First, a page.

After eight years of failed leadership that has saddled hardworking Connecticut families and businesses with massive tax hikes, fewer jobs and stagnant wages, I believe it's time to fundamentally upend how business is done in Hartford.
Last week, I sat down with the Journal Inquirer to discuss my plan to restore prosperity in Connecticut and deliver tax relief to struggling families, retirees and businesses by dismantling the status quo under the Gold Dome, taking-on the bloated bureaucracy in Hartford and making UCONN live within its means.
You can read that full interview below, or here.
If we want different results from Hartford, we simply must send a different type of person to Hartford — a Hartford outsider with a record of proven reform.
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Herbst Would Target UCONN, DOT as Governor
By: Eric Bedner
Jan. 25, 2018
HARTFORD — Former Trumbull First Selectman Timothy Herbst has set his sights on eliminating waste at the University of Connecticut and the Department of Transportation, and overhauling the state employee pension and benefits plans in his campaign to become the state’s next governor.
The Republican said lawmakers in Hartford have created a “dysfunctional” environment and the next governor will be faced with a “pervasive culture of entitlement,” of which residents have become resentful.
There is no way to have a discussion about tax cuts, Herbst said, without first adjusting the State Employee Bargaining Agent Coalition agreement, including forcing employees to contribute more to their pensions.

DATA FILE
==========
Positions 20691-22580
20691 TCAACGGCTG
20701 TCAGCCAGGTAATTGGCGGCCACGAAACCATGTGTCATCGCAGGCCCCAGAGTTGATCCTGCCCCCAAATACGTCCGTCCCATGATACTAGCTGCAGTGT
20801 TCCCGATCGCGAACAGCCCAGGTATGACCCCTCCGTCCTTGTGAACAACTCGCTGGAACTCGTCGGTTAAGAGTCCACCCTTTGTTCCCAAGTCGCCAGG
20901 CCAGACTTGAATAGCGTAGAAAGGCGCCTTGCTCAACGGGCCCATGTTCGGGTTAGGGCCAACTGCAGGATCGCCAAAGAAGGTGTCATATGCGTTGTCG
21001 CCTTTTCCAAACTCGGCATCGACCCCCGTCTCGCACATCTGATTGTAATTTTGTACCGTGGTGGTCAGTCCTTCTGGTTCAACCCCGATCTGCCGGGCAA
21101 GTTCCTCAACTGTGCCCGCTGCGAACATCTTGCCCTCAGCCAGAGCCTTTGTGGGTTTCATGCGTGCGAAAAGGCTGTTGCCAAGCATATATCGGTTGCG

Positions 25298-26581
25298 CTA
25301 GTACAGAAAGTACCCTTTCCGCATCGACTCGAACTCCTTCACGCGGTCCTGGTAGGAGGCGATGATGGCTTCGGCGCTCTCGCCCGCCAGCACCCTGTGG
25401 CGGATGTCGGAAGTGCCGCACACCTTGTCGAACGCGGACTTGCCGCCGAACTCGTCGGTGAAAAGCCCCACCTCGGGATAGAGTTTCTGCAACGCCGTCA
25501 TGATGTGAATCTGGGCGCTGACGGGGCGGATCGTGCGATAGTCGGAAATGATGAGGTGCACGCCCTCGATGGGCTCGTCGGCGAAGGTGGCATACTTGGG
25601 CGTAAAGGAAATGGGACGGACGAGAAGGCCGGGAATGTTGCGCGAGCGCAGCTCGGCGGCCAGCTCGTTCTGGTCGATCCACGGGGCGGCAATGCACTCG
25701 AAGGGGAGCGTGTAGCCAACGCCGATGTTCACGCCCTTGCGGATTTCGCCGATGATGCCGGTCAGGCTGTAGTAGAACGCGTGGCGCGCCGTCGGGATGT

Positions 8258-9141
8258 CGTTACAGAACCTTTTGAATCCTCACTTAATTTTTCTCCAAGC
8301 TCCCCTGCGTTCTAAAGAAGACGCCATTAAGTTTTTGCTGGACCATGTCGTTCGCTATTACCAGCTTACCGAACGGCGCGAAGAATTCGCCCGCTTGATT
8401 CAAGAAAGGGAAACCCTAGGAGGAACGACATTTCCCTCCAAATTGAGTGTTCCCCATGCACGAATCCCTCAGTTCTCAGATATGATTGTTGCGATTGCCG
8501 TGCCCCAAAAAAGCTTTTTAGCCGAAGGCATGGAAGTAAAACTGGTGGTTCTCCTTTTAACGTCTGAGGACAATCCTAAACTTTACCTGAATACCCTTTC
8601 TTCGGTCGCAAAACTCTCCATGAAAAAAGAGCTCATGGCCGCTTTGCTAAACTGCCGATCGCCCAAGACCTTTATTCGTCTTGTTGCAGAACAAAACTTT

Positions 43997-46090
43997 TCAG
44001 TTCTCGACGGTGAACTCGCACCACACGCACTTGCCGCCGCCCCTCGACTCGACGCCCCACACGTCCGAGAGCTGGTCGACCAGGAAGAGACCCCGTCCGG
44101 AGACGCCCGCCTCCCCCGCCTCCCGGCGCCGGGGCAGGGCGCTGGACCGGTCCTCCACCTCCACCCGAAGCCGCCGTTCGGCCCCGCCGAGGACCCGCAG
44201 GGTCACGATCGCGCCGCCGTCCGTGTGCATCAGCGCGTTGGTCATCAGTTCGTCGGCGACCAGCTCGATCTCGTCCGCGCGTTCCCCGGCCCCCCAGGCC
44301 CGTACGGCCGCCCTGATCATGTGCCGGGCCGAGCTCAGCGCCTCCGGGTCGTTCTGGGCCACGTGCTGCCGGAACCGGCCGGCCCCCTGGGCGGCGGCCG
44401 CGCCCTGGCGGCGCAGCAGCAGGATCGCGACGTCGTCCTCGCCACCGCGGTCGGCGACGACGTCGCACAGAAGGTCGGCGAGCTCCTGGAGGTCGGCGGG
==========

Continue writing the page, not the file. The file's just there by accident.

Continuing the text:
“Existing employees need to recognize that to preserve their retirement security, they’re going to have to contribute more,” Herbst said during an interview Wednesday with the Journal Inquirer. “New hires are going to have to go into a defined contribution plan,” which would, at least, stop the state’s liability from increasing.
In order to make changes, he said he would seek a “statutory remedy” to the SEBAC deal “right out of the gate.”
He said it’s “outrageous” that employees are able to use their mileage reimbursements when calculating their pensions.
The system of collective bargaining and binding arbitration “clearly needs to be reformed,” Herbst said. “I don’t think we have a choice.”
After that, he said, he would propose the elimination of the estate tax and income tax for people making $75,000 per year or less, as well as a reduction in corporate tax rate to promote economic growth.
Herbst said other candidates who say they will eliminate the income tax entirely are simply “pandering.”
Herbst advocated for privatizing some social services and overhauling the Department of Motor Vehicles, which he called the “textbook definition of a state agency that is inefficient.”
Likewise, he called the Board of Regents of Higher Education “a dumping ground for political patronage.”
“The proof of that is the president,” he said, “who, quite frankly isn’t qualified,” but rather a political appointee. The chairman of the board of regents is appointed by the governor. That post now is held by Matt Fleury, who is president and CEO of the Connecticut Science Center.